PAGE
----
Patience a virtue at NHL draft table – Metro US

Patience a virtue at NHL draft table

Ever wonder why the New Jersey Devils have missed the playoffs just once since 1990, winning three Stanley Cups in the process? It’s not just the system they play; it’s also the hockey smarts of the organization’s brain trust.

Despite the fact the Devils haven’t had a top-15 draft selection since 1996 (where, ironically, they whiffed on Lance Ward with the No. 10 pick), the team has graduated several awesome talents lately, led by dynamic linemates Zach Parise and Travis Zajac.

New Jersey famously traded up from No. 22 to No. 17 in 2003 to nab Parise, leaving the Isles and Rangers to explain to their fan bases why they took Robert Nilsson and Hugh Jessiman, respectively, before the recently minted 94-point man.

Zajac, coming out of Jr. A Salmon Arm in B.C., was subjected to scrutiny because of his peers – scouts wished they could have seen him play against major junior competition.

Similarly, David Perron was knocked for his lack of size when he was coming out of Lewiston of the Quebec League in 2007. Of course, that didn’t bother the St. Louis Blues, who took Perron 26th overall, then watched the speedy youngster make the team in his draft year.

In hindsight, there will always be examples of draft day flubs and steals that we will look back on with incredulity. But in every draft class, whether it be a juicy crop such as last year’s, or the horrific talent drought of 1999, patience is the key to a successful team.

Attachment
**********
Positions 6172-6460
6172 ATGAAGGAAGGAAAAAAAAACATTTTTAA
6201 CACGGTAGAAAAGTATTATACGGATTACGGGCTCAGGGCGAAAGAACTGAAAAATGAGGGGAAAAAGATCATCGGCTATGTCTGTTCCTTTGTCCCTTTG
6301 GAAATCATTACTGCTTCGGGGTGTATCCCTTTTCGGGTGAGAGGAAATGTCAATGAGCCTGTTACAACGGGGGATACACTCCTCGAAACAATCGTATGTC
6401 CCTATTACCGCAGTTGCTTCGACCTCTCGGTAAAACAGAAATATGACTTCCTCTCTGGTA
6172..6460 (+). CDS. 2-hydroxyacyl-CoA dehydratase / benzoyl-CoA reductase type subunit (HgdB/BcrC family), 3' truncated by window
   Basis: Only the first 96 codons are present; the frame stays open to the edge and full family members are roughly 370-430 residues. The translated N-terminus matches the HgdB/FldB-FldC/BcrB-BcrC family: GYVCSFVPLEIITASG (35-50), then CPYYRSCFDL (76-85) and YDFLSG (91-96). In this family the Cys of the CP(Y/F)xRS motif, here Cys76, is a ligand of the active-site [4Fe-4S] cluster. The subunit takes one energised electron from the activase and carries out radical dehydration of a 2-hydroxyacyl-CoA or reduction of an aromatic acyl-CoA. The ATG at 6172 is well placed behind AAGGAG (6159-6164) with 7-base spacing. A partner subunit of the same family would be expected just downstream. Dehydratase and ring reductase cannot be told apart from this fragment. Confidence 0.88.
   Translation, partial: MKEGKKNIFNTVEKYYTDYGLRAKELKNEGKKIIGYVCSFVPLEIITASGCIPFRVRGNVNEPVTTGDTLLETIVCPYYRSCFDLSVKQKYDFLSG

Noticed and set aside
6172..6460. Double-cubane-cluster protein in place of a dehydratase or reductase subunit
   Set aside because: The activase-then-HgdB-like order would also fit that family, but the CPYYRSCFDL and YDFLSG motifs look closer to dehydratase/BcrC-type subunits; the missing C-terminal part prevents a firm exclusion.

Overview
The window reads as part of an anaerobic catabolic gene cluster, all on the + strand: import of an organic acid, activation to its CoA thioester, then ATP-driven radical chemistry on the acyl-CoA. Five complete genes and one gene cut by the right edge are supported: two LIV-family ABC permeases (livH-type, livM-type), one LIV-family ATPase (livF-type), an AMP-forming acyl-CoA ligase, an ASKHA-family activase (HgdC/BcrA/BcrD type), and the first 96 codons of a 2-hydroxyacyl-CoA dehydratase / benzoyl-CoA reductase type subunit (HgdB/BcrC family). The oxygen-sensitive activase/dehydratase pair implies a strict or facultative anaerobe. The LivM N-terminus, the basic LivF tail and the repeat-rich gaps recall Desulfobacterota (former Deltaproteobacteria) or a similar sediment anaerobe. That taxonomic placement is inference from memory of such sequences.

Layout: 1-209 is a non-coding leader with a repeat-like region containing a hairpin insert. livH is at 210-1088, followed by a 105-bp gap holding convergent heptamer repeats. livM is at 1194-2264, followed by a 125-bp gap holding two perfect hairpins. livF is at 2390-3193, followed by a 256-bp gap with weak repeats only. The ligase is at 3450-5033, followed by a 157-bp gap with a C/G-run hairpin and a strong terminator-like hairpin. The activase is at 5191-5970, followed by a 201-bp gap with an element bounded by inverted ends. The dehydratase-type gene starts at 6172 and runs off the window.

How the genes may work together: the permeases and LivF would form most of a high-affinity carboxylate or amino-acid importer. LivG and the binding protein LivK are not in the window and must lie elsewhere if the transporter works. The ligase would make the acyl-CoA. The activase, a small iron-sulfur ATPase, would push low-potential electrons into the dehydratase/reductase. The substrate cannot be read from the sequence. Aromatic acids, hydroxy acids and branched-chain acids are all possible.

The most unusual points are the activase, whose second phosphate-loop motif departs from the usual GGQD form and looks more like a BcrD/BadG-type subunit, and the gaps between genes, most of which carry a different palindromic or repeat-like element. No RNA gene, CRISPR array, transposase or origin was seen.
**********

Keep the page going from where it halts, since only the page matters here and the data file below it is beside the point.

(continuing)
Though NHL teams are nearly unanimous in their claims of following the “best player available” philosophy, that assessment is very much in the eye of the beholder. Just look at the Parise situation: Depending on your preferences, the hot young Devil would only rank behind all or most of a group consisting of Marc-Andre Fleury, Eric Staal, Ryan Getzlaf, Shea Weber, Mike Richards, Corey Perry and Dion Phaneuf from his draft class. That puts Parise as the No. 8 selection — assuming you don’t prefer Jeff Carter — instead of 17th overall.

Which is why the draft is always so exciting — did a GM just mess up big-time, or does he know something the rest of us don’t?